Regarding complexity: The standard model gets more and more complex with time as it is massaged to fit observation. (One example: Inflation that switches on, then off again in a smoothly coordinated fashion thoughout the universe.) When we hit on an accurate model, it will likely resolve and eliminate these complexities. The universe cannot obey a complex set of rules and yet remain isotropic and homogeneous. Very small imbalances in behavior would cause huge (and very obvious) anisotropies, which we do not observe. The complexities in the standard model arise because we are interpreting the behavior of the universe incorrectly and have to make adjustments (think epicycles) to make the model conform with observations.saltydog said:My goodness. We've come so far from the Middle Ages yet we still seem to have "quantatitively" a similar amount of uncertainty. Will that always be the case? Unfortunately, I think so. 10,000 years from now we will have learned so much; the amount of uncertainty in Astronomy, I think, will remain and be just of a different sort. It is perhaps best that way: an endless regression of complexity perhaps is necessary to give rise to an intellect that considers the question.
Hmm, maybe I've misunderstood ... in that there are four 'fundamental' forces, and a veritable 'zoo' of 'elementary' particles, doesn't the universe 'obey a complex set of rules', at the quantum level, yet quite clearly it remains 'isotropic and homogeneous'? Am I missing something?The universe cannot obey a complex set of rules and yet remain isotropic and homogeneous. Very small imbalances in behavior would cause huge (and very obvious) anisotropies, which we do not observe.
Do you even read and consider anything I post, or do you just lurk about waiting to call me names? Since you are apparently an expert in standard cosmology, please explain why inflation occured, especially the part about how inflation shut off simultaneously in causally-disconnected regions of the universe.Chronos said:Turbo-1, I have nothing left to say. You are a crackpot.
The observed variety of particles may arise from a very simple set of rules. The non-detection of supersymmetric particles is a plus.Nereid said:Hmm, maybe I've misunderstood ... in that there are four 'fundamental' forces, and a veritable 'zoo' of 'elementary' particles, doesn't the universe 'obey a complex set of rules', at the quantum level, yet quite clearly it remains 'isotropic and homogeneous'? Am I missing something?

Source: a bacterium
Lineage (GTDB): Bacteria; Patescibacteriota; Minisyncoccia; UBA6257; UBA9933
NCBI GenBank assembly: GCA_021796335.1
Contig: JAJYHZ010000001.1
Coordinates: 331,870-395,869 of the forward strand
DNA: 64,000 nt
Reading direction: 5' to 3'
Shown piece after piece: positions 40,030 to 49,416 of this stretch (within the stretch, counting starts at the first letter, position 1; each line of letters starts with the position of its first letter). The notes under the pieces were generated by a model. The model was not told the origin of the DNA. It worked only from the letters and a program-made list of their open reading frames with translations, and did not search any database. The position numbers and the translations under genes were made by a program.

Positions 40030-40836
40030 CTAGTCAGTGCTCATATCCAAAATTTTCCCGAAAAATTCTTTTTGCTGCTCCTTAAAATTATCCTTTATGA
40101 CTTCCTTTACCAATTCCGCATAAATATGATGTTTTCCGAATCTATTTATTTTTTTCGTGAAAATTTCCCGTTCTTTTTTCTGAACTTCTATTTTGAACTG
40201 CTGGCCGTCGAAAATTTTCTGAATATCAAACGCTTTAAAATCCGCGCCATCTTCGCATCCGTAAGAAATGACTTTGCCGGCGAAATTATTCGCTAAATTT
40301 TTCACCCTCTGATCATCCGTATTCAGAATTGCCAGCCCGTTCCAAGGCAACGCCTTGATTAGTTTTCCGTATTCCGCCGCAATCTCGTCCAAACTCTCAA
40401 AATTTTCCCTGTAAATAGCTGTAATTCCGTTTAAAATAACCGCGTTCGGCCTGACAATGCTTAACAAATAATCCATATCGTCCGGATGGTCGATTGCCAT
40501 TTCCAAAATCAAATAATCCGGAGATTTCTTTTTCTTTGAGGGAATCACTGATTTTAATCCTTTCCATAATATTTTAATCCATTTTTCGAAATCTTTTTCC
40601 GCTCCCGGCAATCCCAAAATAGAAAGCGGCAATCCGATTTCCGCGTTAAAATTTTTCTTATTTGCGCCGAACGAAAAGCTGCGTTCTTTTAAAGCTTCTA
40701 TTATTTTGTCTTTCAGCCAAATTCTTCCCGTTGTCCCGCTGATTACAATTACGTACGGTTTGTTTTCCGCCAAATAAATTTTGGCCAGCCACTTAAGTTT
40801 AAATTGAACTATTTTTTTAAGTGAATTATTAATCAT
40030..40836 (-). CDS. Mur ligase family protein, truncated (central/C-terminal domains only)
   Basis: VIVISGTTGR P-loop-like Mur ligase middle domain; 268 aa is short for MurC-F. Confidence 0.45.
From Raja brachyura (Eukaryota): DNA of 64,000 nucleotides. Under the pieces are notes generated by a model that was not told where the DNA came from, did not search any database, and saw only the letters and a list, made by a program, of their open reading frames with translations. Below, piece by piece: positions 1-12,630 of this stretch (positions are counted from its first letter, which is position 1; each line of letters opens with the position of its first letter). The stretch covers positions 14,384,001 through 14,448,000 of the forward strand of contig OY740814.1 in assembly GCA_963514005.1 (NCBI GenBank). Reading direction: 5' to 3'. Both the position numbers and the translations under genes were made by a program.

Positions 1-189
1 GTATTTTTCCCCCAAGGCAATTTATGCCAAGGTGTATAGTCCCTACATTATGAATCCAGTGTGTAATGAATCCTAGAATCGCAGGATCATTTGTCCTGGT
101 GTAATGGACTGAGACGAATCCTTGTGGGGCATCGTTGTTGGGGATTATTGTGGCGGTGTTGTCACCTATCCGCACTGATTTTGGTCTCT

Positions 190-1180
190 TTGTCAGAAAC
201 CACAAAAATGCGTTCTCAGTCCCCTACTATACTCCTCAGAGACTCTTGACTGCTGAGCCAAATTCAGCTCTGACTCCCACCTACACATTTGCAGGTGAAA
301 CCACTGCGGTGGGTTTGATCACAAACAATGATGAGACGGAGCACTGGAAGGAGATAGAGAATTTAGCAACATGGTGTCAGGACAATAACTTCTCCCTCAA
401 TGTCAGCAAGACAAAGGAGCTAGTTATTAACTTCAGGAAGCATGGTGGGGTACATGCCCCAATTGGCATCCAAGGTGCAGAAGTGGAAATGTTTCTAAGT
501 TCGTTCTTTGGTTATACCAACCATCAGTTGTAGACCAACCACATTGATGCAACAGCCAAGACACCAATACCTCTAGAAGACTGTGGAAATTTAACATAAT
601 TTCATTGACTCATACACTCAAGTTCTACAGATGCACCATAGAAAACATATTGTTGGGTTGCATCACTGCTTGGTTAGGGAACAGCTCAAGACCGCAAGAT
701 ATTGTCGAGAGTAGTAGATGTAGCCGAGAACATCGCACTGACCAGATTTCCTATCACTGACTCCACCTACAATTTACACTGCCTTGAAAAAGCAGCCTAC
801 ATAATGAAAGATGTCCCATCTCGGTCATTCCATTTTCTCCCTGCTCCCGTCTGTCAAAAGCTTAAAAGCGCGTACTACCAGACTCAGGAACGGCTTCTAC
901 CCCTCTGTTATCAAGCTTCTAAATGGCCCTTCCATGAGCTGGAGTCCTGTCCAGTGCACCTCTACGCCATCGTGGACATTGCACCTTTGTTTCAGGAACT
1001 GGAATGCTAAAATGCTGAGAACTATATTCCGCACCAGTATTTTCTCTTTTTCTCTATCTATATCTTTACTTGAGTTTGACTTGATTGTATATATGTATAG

That is a very fortunate anisotropy, indeed.Nereid said:There is, indeed, a 'very small imbalance' - the CP violation - and it does result in a 'huge (and very obvious) anisotrophy' ... very little matter, cf antimatter
I would like to take the "long view" on this matter, but as I will likely not survive much beyond the first quarter of the next century, I am a bit impatient. I think we already have some keys to the big puzzles in cosmology. We have to be willing to question our assumptions before they can be applied. Here is a link to a nice series of lectures in streaming video that have been given at Princeton. Roger Penrose gave a series of three lectures in October 2003 on "Fashion, Faith and Fantasy in the New Physics of the Universe" If you haven't watched them, you'll be interested in his "take" on modern physics.Nereid said:Yet this 'anisotrophy' was only observed in the last century; who's to say that other 'anisotropies' - perhaps more subtle, but no less 'huge' - will become glaringly obvious in the next century?
Yes, there are variations of steady state cosmology in which matter is continually created in "little bangs". There are also "bounce" models in which the universe forms, expands, collapses, and re-bangs. I have a worse problem with this model than with the conventional BB, because how do you get the previous universe to collapse to a perfect singularity so you can get the next BB? Lee Smolin has also put forward a model in which the universe is fine-tuned to produce black holes, which can spawn new universes beyond our view.NewScientist said:hey guys,
Cosmology isn't really my thing but wasn't there once an idea that there were may little bangs?! (I do not like how that sounds!)